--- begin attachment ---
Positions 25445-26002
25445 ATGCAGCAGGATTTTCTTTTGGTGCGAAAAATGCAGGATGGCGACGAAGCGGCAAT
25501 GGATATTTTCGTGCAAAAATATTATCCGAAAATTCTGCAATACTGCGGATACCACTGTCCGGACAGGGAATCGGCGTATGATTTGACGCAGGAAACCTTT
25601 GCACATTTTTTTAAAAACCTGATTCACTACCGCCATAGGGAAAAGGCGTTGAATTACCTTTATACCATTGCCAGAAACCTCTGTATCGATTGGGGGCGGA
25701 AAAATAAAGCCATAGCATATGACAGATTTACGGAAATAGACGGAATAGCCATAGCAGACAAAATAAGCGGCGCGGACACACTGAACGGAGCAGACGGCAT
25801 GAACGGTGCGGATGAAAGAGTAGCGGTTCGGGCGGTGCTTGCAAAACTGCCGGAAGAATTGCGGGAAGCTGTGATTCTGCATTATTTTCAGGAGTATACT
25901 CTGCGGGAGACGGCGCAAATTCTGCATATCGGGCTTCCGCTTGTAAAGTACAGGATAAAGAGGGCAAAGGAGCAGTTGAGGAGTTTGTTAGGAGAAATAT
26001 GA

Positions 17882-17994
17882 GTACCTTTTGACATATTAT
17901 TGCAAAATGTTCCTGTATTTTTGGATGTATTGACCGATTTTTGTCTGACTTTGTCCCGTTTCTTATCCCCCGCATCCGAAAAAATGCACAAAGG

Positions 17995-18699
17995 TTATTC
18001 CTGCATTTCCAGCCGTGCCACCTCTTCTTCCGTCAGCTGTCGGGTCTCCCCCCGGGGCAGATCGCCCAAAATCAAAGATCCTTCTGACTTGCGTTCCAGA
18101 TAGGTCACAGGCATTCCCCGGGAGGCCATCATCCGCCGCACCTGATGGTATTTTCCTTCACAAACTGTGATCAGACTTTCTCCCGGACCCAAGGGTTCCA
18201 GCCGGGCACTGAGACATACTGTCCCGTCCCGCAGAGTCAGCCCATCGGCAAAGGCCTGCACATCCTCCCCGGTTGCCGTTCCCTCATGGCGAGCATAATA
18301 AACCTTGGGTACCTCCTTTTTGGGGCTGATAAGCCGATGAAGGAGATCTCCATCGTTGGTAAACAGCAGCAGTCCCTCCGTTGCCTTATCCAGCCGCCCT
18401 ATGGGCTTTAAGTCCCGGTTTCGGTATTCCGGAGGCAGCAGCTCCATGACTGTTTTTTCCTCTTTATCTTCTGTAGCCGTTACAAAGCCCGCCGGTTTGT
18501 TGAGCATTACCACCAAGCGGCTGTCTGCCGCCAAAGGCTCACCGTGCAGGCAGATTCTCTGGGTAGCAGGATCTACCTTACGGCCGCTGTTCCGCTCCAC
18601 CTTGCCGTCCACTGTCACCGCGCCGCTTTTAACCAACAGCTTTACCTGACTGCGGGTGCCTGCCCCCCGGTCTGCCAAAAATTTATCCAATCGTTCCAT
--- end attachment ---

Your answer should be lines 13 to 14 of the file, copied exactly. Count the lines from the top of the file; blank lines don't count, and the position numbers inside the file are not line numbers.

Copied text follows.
17995 TTATTC
18001 CTGCATTTCCAGCCGTGCCACCTCTTCTTCCGTCAGCTGTCGGGTCTCCCCCCGGGGCAGATCGCCCAAAATCAAAGATCCTTCTGACTTGCGTTCCAGA